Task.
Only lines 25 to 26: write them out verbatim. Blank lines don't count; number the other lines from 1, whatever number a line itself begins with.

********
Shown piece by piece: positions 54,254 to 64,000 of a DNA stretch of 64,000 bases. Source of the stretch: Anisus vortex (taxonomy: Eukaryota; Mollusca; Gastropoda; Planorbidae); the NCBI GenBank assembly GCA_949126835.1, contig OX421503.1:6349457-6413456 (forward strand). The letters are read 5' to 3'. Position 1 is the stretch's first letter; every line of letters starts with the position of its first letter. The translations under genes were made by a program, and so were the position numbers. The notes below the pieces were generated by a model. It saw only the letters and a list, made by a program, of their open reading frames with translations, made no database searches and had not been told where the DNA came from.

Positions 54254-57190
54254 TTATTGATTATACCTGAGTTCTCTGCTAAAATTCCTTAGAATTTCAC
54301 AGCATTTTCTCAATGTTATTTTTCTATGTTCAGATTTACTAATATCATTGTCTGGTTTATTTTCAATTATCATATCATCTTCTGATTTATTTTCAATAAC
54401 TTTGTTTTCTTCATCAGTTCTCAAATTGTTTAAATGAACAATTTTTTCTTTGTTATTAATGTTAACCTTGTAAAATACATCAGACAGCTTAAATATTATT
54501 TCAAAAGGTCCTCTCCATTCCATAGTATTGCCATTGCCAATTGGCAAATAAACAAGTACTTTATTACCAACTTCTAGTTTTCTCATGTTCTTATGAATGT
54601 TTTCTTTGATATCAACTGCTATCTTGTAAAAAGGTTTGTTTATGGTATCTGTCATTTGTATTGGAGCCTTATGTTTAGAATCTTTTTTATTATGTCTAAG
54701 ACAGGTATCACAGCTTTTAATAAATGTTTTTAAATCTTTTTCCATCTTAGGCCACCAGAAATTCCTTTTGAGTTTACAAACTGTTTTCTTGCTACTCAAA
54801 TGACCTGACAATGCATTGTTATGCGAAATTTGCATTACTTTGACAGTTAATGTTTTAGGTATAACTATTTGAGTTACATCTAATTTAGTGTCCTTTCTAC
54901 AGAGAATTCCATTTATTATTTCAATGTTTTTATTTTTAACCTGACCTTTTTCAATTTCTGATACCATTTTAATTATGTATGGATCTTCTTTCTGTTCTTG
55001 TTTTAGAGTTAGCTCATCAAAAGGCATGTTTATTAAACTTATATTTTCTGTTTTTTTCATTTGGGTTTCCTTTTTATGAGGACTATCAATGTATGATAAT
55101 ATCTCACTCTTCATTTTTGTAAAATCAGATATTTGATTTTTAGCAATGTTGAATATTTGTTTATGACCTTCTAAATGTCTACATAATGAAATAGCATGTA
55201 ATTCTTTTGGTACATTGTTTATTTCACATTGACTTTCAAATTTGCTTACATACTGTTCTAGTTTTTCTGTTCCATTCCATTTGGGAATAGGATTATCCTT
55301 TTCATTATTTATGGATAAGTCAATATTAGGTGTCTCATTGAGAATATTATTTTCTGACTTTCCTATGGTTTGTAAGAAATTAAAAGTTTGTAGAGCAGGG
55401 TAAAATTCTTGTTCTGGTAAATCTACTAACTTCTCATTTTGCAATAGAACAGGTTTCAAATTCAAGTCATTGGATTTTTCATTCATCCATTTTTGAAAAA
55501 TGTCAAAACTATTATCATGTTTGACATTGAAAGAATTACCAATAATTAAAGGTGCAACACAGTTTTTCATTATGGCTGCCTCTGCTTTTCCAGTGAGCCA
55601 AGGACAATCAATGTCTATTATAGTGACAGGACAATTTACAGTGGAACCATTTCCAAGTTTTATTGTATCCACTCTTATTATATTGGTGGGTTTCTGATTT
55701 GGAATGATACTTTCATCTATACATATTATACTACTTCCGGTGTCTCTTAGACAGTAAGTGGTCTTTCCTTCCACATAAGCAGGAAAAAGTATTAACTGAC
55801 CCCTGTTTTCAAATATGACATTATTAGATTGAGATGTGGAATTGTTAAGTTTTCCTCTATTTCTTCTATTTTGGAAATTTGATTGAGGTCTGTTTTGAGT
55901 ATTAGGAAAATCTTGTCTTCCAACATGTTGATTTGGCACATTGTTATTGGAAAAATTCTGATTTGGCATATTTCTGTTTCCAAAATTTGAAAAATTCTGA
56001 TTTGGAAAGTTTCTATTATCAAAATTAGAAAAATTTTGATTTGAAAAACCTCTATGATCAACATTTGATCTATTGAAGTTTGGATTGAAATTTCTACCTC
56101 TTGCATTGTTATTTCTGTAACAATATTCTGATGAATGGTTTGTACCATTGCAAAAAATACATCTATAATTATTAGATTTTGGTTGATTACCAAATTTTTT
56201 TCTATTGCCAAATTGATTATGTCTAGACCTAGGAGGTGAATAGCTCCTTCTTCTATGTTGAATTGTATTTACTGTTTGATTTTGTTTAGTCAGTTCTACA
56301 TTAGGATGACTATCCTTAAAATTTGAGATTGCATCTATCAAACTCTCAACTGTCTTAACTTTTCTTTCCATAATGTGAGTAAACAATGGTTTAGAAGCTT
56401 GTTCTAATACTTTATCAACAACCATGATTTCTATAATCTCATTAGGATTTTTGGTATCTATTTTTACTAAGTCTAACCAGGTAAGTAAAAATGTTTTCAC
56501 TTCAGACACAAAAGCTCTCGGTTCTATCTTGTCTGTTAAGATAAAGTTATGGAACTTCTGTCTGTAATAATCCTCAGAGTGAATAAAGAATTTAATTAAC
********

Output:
56401 GTTCTAATACTTTATCAACAACCATGATTTCTATAATCTCATTAGGATTTTTGGTATCTATTTTTACTAAGTCTAACCAGGTAAGTAAAAATGTTTTCAC
56501 TTCAGACACAAAAGCTCTCGGTTCTATCTTGTCTGTTAAGATAAAGTTATGGAACTTCTGTCTGTAATAATCCTCAGAGTGAATAAAGAATTTAATTAAC